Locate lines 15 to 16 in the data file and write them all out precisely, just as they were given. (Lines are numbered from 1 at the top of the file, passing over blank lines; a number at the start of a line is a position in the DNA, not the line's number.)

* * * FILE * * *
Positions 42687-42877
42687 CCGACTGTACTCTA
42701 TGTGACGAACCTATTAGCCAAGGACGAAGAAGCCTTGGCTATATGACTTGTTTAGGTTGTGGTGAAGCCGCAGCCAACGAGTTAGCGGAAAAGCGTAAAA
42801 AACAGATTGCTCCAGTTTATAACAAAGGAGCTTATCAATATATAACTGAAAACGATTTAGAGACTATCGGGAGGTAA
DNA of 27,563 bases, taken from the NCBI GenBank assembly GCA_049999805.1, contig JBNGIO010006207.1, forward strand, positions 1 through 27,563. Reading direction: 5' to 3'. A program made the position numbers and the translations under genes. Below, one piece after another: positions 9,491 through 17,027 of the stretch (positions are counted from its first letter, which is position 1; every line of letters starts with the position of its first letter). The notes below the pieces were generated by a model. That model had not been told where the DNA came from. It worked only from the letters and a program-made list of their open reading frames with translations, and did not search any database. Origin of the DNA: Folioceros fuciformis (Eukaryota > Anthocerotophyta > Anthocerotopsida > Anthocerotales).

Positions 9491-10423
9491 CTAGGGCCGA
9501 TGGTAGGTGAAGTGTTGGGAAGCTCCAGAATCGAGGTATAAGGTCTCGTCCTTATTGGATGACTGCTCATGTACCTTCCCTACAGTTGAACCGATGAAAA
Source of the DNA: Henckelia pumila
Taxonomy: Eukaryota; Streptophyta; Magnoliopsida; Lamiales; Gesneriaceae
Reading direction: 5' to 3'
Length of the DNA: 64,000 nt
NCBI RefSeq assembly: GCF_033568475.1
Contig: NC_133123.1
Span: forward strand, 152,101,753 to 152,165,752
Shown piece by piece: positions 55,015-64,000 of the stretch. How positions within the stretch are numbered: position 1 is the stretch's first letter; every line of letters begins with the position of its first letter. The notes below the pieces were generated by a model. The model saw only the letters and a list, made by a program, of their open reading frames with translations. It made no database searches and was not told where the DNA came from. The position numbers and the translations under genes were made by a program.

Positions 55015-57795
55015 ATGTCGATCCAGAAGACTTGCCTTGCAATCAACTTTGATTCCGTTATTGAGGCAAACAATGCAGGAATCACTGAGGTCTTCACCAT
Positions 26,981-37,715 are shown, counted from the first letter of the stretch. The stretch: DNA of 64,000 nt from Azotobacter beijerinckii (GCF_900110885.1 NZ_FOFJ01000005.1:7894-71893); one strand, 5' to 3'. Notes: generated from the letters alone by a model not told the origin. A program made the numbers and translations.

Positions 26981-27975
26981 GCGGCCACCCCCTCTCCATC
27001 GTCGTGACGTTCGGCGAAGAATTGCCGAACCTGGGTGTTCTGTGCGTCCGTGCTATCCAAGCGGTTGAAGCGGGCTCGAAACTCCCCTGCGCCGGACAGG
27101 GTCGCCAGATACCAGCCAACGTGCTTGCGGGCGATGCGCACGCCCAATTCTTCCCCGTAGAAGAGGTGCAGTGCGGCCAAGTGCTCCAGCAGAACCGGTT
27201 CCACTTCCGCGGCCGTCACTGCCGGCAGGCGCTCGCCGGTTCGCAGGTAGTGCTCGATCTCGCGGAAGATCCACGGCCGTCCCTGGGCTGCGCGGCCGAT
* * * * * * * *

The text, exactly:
Span: forward strand, 152,101,753 to 152,165,752
Shown piece by piece: positions 55,015-64,000 of the stretch. How positions within the stretch are numbered: position 1 is the stretch's first letter; every line of letters begins with the position of its first letter. The notes below the pieces were generated by a model. The model saw only the letters and a list, made by a program, of their open reading frames with translations. It made no database searches and was not told where the DNA came from. The position numbers and the translations under genes were made by a program.